Monday, September 28, 2015

The Real Experts

I came into this program knowing little more about autism than any other special educator.  I had studied autism in my college course work and even observed a few autism classrooms, but I had never had a student with an ASD diagnosis in my resource or behavior classrooms, and I had never worked as a professional with an adult diagnosed with ASD.  I quickly started having people tell me “you’re the expert”, and it made me feel like a big fake.  I was doing all that I could to learn as much as I could in a very short period of time.  I felt like I did all of the right things.  I read up on ASD, I consulted professionals that I felt were experts in the area; but when I began teaching the class for FSL participants, I realized that I still had a lot to learn.  Want to know what else I realized?  That my students are the real experts, and that none of the so called “autism experts”, unless diagnosed with autism themselves, will ever truly be an expert. 

One of the first things pointed out to me was my students’ dislike for person first language.  As a professional, I had been taught to always use person first language, and I’ve been teaching this in higher education for the past six years.  We’re supposed to say “a child with autism”.  It’s politically correct, right?  It’s putting the person in front of their disability and therefore not identifying them as their diagnosis.  Not according to my students.  They would like to be referred to as an “autistic person” or “autistic student”.  They feel that autism is part of who they are.  It’s a part of their identity.  One of them pointed out that no one says that they are a “person with whiteness” or “a person with blackness”.  It’s so true that it makes me feel quite ignorant that I simply followed what I had learned in text books and didn’t bother to ask an expert: someone who actually has autism!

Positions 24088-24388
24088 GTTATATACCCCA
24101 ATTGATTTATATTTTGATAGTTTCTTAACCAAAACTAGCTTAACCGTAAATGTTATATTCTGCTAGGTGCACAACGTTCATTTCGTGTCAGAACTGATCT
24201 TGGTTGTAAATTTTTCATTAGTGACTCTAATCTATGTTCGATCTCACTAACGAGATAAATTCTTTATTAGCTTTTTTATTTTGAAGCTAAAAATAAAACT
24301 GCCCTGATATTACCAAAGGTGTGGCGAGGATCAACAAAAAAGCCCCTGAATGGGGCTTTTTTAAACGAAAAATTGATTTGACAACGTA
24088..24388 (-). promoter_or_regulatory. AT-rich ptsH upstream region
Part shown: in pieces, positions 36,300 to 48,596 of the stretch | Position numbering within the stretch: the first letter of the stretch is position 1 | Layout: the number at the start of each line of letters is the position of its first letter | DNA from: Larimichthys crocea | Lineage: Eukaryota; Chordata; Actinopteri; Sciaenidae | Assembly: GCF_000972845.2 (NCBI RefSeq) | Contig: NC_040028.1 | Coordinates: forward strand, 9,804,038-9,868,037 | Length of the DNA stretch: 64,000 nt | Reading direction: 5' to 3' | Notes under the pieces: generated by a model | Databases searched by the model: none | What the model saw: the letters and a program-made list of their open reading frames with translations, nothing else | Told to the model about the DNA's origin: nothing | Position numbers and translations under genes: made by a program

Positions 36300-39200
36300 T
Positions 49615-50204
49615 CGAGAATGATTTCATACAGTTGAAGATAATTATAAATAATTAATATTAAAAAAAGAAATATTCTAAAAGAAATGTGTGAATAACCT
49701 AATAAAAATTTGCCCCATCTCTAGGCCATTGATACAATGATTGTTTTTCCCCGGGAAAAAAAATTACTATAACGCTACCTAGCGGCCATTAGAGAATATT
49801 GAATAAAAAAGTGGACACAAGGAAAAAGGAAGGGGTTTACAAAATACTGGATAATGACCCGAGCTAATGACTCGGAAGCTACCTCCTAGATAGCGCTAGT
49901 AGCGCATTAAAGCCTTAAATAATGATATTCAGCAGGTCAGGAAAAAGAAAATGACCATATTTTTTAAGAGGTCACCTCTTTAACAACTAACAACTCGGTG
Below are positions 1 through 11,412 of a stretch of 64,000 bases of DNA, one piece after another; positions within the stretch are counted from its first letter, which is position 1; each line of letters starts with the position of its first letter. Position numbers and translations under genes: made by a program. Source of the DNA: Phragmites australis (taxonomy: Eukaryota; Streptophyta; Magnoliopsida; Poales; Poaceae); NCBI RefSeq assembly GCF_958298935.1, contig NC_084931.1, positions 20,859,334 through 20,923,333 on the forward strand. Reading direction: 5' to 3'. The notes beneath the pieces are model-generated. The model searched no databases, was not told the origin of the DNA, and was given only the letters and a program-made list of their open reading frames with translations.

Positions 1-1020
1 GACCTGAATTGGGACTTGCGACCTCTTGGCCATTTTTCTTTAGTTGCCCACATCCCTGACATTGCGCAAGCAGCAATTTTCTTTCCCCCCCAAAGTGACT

I am so excited about all that these individuals are going to teach me over the next year.  I have eight autism experts ready and available to educate me every Friday.  The one-hour course is designed for me to assist them in their transition to college, social and independence skills, and academic success, but it is so much more than that. Not only do they benefit from the curriculum, but they have been given a voice, and I can tell you that I’m listening.  I’m soaking it all in so that I can adjust the program as needed and provide what the experts, the real experts, feel that autistic students need to successfully complete a college degree.  These eight individuals may not realize it each week when they come to that Friday afternoon class, but they are going to impact the lives of so many people.  They have no idea how amazing they are, but my goal is to express that to them every chance I get. 

1 comment:

  1. This is great and I have been thrilled to see the interest and conversation taking place in our hallway on a late Friday afternoon. This group may also have a great message to share with others through Kelsey Timmerman's newest project found at this website: . Timmerman spoke at the Peay Read last night and he invited our campus community to consider participating in The Facing Project where groups share their experiences and message to others through writing. I immediately thought of your FSL project and it could be another way to provide information to the general community as the program evolves. According to Timmerman's website, "we provide tools, a platform, and inspiration so communities can share the stories of citizens through the talent of local writers, artists, and actors." I am so glad to see the benefits of a lot of hard work already and hope that our larger community can see these benefits as well!